In the US, compulsory schooling usually starts a year later than in the UK, with the first year – kindergarten – equivalent to Year 1. Pre-kindergarten programmes in the US are run privately or through federally funded initiatives typically aimed at deprived children, such as Head Start. Tennessee’s Voluntary Prekindergarten Program (TN-VPK) is an optional
pre-kindergarten programme for four-year‐old children. First priority is given
to children who are identified as at-risk (ie, eligible for free or reduced
price lunch, with disabilities, or with English as an Additional Language).
In 2013, the Peabody Research Institute published the results of a randomised controlled trial in
which children applying to the programme were admitted on a random basis. The
outcome measures were: emergent literacy, language, and maths; and measures of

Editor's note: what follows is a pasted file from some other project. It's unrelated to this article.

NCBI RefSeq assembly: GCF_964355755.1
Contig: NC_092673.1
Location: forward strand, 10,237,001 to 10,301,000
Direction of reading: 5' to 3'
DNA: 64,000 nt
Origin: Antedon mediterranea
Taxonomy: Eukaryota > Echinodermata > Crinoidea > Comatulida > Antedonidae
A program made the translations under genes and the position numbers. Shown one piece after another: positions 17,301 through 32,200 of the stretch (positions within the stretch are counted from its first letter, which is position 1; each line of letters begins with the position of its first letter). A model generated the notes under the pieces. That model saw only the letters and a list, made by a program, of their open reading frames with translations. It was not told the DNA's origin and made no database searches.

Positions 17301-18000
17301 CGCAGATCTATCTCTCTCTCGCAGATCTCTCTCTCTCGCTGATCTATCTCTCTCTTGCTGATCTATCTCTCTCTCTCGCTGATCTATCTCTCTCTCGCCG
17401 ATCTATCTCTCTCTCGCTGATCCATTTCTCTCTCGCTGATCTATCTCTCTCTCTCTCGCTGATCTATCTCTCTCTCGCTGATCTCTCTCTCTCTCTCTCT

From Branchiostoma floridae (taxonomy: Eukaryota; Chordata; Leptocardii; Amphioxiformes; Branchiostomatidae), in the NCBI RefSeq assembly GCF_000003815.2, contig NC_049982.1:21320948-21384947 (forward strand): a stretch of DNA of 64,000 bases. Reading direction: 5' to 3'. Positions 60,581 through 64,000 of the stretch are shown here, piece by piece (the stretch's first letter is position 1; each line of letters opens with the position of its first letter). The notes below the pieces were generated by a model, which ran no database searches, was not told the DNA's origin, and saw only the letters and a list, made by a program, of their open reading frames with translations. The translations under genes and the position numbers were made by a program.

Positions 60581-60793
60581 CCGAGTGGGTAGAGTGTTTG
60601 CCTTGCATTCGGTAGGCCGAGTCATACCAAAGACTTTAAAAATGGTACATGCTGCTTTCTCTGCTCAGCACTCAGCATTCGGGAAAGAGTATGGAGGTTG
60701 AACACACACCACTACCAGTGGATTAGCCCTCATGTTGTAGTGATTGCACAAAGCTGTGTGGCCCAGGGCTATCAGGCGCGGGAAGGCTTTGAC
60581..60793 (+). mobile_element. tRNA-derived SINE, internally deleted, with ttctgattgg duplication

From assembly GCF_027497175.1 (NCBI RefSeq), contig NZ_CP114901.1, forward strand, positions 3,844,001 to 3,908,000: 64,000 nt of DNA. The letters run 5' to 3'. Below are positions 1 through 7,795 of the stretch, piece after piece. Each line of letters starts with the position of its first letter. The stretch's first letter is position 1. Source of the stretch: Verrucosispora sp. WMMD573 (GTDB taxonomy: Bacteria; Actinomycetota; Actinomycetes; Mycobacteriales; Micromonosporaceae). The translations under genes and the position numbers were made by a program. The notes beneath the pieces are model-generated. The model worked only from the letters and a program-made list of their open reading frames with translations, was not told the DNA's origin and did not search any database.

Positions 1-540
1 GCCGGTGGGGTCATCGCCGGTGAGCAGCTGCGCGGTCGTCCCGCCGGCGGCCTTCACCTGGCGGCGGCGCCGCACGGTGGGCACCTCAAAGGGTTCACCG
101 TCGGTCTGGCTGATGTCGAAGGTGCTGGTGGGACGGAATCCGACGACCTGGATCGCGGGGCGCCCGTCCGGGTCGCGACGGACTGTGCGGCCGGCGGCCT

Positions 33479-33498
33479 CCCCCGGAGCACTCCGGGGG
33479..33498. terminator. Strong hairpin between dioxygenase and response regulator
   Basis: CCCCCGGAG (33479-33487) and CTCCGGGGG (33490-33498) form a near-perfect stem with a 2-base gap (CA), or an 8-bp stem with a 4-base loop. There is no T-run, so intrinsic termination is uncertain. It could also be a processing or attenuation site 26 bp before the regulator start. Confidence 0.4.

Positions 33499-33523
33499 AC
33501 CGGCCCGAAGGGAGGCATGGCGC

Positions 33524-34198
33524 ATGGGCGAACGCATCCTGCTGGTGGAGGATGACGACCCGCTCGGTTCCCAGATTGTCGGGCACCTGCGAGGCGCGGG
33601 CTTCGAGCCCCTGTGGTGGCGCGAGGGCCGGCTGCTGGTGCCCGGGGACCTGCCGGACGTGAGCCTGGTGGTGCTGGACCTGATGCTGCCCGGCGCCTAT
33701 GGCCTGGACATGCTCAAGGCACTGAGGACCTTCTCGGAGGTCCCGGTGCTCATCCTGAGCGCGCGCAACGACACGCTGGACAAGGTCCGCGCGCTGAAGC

pupils' performance or status other than academic achievement.
During the pre‐kindergarten school year, the children who participated in
TN‐VPK gained significantly more on all of the direct assessments of academic
skills than the children who did not attend. Positive effects were also found on
kindergarten teachers’ ratings of children’s preparedness for kindergarten and,
to a lesser extent, on their ratings of the children’s classroom work behaviour
and social behaviour.
However, at follow-up at the end of kindergarten, the researchers found that
the effects of TN‐VPK on achievement measures had greatly diminished, and the
differences between participants and non-participants were no longer
statistically significant. Similarly, at the end of first grade (UK Year 2),
there were no statistically significant differences between TN‐VPK participants
and non-participants on these measures (with one minor exception).
Sources: Evaluation of the Tennessee Voluntary
Prekindergarten Program: End of Pre‐K Results from the Randomized Control
Design (2013), Peabody Research Institute. Evaluation of the Tennessee
Voluntary Prekindergarten Program: Kindergarten and First Grade Follow‐Up
Results from the Randomized Control Design (2013), Peabody Research